Below is the sermon that Daryl delivered, January 14, at the International Anglican Church of Amman.
This congregation is filled with talented people. Perhaps no one will win a Nobel Peace Prize, or become the president of a country, or become a world-famous writer, or be the next Mother Teresa or Nelson Mandela; but, nevertheless, many in this congregation are doing some incredible things.
All of us want our lives to make a positive difference. We want to contribute to a better world. We want our lives to matter. We want our lives to count for something bigger than ourselves. There is good news. In God’s economy, our work does not need to be high profile in order to be high impact.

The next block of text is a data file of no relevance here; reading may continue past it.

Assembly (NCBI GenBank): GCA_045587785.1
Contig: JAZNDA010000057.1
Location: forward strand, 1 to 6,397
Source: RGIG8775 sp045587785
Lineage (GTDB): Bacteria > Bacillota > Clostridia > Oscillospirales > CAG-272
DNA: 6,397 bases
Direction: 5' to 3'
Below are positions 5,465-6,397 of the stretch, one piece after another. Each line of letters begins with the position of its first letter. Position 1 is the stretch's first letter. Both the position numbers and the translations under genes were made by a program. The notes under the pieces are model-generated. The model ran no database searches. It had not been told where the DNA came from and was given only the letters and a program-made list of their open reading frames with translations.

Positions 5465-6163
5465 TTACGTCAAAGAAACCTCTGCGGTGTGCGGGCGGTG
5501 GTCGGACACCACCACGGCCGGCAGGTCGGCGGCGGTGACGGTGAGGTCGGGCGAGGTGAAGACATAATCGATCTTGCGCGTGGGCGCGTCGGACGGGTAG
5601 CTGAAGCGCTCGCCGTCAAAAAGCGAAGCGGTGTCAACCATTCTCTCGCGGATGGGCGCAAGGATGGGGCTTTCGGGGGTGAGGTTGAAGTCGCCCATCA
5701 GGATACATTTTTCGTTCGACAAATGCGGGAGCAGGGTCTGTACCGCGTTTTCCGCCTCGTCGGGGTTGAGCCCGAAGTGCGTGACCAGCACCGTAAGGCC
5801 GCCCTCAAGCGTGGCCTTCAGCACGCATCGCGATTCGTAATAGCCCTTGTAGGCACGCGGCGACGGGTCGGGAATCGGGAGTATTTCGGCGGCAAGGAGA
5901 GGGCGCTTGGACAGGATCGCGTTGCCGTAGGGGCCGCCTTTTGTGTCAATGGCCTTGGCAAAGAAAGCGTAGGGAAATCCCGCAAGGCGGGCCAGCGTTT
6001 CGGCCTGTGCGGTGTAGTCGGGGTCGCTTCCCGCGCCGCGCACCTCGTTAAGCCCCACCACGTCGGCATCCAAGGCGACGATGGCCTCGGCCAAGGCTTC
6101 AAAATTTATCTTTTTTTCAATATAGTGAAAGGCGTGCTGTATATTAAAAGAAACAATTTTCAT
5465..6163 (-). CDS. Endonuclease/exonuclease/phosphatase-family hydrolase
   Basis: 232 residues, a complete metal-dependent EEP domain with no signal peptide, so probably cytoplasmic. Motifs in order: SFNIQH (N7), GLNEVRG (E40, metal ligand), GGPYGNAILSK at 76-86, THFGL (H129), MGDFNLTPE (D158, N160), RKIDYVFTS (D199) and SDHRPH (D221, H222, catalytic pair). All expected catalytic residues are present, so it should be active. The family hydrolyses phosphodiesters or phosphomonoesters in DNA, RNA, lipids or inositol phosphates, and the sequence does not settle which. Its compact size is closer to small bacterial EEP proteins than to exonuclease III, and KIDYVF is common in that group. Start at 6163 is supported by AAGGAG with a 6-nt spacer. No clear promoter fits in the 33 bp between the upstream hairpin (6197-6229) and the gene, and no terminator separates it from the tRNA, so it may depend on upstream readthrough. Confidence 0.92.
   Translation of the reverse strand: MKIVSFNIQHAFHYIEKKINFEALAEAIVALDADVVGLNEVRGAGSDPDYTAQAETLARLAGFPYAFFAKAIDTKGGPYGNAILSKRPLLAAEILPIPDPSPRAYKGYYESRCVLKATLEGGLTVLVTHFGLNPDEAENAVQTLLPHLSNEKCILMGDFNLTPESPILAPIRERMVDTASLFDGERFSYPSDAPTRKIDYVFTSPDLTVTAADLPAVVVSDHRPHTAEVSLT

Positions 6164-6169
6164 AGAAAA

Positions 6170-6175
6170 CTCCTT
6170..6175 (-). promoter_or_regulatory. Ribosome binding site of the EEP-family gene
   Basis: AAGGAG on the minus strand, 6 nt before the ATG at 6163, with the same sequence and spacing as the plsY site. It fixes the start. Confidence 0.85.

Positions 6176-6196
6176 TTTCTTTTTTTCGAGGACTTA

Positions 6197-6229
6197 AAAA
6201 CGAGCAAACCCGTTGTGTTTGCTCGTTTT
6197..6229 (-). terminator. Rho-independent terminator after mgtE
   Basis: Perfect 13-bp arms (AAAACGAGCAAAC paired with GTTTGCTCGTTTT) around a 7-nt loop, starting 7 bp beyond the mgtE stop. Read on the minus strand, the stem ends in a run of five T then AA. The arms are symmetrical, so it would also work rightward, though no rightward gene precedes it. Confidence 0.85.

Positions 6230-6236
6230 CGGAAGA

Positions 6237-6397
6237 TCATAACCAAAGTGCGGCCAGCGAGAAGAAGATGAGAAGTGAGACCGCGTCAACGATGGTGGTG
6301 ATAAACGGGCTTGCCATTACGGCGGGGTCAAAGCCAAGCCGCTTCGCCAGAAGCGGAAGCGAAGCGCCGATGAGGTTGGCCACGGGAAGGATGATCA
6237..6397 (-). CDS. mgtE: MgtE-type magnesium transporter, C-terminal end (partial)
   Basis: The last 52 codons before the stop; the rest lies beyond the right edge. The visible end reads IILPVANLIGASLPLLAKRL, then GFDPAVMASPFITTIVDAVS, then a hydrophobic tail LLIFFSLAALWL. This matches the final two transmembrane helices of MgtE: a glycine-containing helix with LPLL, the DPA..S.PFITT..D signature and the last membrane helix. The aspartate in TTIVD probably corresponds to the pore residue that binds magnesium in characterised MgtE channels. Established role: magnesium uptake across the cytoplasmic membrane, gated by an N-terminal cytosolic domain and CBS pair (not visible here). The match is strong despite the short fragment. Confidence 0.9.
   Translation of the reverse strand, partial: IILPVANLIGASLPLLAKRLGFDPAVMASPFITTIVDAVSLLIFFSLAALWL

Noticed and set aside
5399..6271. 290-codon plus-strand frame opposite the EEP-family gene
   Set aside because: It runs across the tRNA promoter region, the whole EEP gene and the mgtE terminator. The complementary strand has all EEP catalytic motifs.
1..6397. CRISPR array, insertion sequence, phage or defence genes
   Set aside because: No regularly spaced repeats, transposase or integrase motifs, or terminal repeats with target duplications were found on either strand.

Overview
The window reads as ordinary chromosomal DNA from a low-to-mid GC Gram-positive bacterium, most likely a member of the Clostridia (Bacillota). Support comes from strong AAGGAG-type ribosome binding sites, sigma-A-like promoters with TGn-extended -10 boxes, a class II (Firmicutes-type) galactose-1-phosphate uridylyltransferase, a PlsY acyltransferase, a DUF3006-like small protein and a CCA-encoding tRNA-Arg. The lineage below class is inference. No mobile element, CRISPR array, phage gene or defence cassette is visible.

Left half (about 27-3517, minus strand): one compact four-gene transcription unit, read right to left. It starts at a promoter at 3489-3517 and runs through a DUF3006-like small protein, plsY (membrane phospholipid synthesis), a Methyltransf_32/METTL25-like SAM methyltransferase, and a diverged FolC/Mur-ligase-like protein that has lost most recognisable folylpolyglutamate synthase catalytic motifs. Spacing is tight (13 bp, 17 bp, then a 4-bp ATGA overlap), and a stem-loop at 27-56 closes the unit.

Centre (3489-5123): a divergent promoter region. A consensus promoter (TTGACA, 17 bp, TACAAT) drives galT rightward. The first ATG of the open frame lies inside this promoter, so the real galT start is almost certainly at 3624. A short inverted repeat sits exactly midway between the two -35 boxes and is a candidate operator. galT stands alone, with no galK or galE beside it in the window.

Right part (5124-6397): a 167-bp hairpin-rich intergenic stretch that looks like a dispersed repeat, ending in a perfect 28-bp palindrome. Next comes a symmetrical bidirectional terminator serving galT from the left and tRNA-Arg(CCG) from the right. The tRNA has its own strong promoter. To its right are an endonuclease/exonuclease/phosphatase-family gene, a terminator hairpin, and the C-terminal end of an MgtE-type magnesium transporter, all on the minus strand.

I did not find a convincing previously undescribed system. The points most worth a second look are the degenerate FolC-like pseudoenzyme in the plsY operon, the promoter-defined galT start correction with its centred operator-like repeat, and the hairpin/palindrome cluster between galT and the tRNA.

This week, we had the privilege of visiting the Jofeh Community Rehabilitation Center in the Jordan Valley. The director of the Center is Yousef Rizik, who used to be in the hotel management business. These days Yousef finds his joy and meaning from operating a vocational training center for young men and women who are physically or mentally challenged. The service sheets from our congregation become beautiful greeting cards as part of the Center’s recycling and papermaking project. It is inspiring to witness the community of love and hope that God has created at the Jofeh Center – as young adults who otherwise would be stuck at home, are now finding ways to enjoy each other’s company, while using their gifts to earn a modest wage. This Center would not be possible without Yousef’s leadership and love for what he is doing.